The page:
Blood on the tracks
An Irishman’s Diary about train journeys in India
‘It was in 1996, when my wife and I flew to Delhi for a sort-of delayed honeymoon. We had just made the obligatory visit to Agra and the Taj. Now we were headed for Udaipur: home of the famously luxurious Lake Palace Hotel (of which we would have a lovely view from our, much cheaper, accommodation)’
When you live in a small country like ours, everything about India seems overwhelming. Even that news report this week about a train that ploughed through Hindu pilgrims in Bihar, killing 34, and sparking a riot.
The story was accompanied by the statistic, itself appalling, that every day on the “vast but decrepit” Indian rail network 40 people die: often slum dwellers who live near the tracks and use them as toilets, or passengers falling from carriages.
The thought of so many rail fatalities, day after day in India, doesn’t bear thinking about. But as it happens, some years ago, I witnessed the aftermath of just one such death, and I’ll never forget it.
It was in 1996, when my wife and I flew to Delhi for a sort-of delayed honeymoon. We had just made the obligatory visit to Agra and the Taj. Now we were headed for Udaipur: home of the famously luxurious Lake Palace Hotel (of which we would have a lovely view from our, much cheaper, accommodation).
It was a long journey. So we bought first-class tickets, which were in any case surprisingly affordable. And when we couldn’t find a first-class carriage at Agra, we mistakenly assumed our tickets would cover us for the car marked “second-class air-conditioned”.
Not so, as a friendly inspector subsequently explained. It turned out that second-class air-conditioned carriage was a) more expensive and b) despite the empty seats we’d found, fully booked. So at the nearest stop, we had the odd experience of being politely demoted to first class, the inspector leading us back along the track to the compartment we had missed earlier.
The reason for the eccentric pricing was quickly obvious. Seats in first class were just as comfortable, and in one of those small, old-fashioned compartments. But there was no air-conditioning. The windows were open to the heat and dust of Rajasthan. And as a bonus, unlike those sealed off in second-class air-conditioned, we had to endure the guilt, at every stop, of having poor Indians approach our carriage and plead for
Anyway, we sat in the new compartment for a while, waiting for the train to move. Then we became aware of a crowd gathered outside. They were not agitated, just curious, and seemed to be studying some problem affecting the train wheels. I guessed that rail-workers were carrying out maintenance, which would explain the delay in leaving.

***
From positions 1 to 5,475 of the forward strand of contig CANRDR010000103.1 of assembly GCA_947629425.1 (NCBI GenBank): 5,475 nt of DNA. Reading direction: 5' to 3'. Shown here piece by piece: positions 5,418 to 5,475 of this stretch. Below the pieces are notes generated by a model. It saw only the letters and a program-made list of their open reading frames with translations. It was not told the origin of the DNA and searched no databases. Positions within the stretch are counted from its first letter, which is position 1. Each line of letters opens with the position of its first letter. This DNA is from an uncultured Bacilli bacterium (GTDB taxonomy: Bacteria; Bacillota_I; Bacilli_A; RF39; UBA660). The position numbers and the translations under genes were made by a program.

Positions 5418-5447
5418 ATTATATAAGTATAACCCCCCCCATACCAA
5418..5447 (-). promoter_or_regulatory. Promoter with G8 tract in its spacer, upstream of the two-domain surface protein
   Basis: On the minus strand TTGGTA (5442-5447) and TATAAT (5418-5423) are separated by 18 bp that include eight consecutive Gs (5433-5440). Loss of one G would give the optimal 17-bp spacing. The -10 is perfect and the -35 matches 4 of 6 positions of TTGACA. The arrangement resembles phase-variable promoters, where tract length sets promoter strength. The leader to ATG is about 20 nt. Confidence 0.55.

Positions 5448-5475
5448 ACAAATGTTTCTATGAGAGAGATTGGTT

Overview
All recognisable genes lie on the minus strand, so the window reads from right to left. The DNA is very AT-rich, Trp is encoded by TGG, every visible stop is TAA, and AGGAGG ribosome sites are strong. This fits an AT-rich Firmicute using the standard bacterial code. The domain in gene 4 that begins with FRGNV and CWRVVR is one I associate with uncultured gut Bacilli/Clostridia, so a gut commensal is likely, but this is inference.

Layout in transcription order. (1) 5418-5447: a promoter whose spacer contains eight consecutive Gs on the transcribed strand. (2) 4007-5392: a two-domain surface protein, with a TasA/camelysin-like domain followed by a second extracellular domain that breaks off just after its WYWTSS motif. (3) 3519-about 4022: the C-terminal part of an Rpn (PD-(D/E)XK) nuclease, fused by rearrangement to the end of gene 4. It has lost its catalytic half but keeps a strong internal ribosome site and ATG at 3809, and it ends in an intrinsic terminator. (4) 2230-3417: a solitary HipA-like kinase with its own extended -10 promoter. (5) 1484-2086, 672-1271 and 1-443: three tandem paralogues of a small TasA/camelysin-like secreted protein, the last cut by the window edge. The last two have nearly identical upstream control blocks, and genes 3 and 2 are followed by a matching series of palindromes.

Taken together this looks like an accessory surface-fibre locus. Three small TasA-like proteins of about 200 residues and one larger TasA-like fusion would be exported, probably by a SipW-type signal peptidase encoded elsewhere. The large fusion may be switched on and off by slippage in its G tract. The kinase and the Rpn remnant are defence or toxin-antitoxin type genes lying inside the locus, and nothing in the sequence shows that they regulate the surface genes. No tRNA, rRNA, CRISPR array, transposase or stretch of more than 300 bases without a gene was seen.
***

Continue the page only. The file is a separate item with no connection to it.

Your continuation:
But after a while, I got out to see for myself, and immediately regretted it. Under the carriage was the neatly severed head of a man: lightly bearded, I remember. I went back inside and told my wife: “You don’t want to know”. It was too late. She was looking out the other window, where the rest of the remains were being lifted clear.
We never found out exactly what had happened the poor man. As I remembered later, however, the train had approached the station very slowly, from a long way out. If the death was an accident, it must have been a freakishly unfortunate one.
We made multiple other train trips in India and never saw anything like that again. But, for good or bad, you meet all human life on the country’s rail network. And so, for entirely different reasons, the return journey from Udaipur will also be forever etched on my memory.
This time we were in a six-berth, triple-deck sleeper and sharing it with two young Indian couples who, combined, had three children. They were all very nice. But sitting on the lower seats during the early evening was like being in somebody else’s living room – a very small living room.
So, there being nowhere else to go, we retired early to our top bunks, which were about two feet from the ceiling. And unable to fall asleep, or do anything else, we spent an horrendously long time staring at that ceiling, during a 17-hour journey to Delhi.
By happy contrast, we also met a doctor who had a curious story to tell. It was in one of those old-fashioned compartments, so it may well have been on that same trip to Udaipur – I can’t recall now. But I do remember him telling us about a weird form of group therapy he was pioneering.
The idea was to get people to laugh together, for prolonged periods, from which he claimed great therapeutic benefits followed. It sounded bizarre but he was very serious. And I can’t say for certain that the man we met was the one who really did start it. But looking it up recently, I learned that laughter yoga was indeed first practised by an Indian doctor, circa 1995, since when it has become an international movement: with thousands of clubs in 72 countries.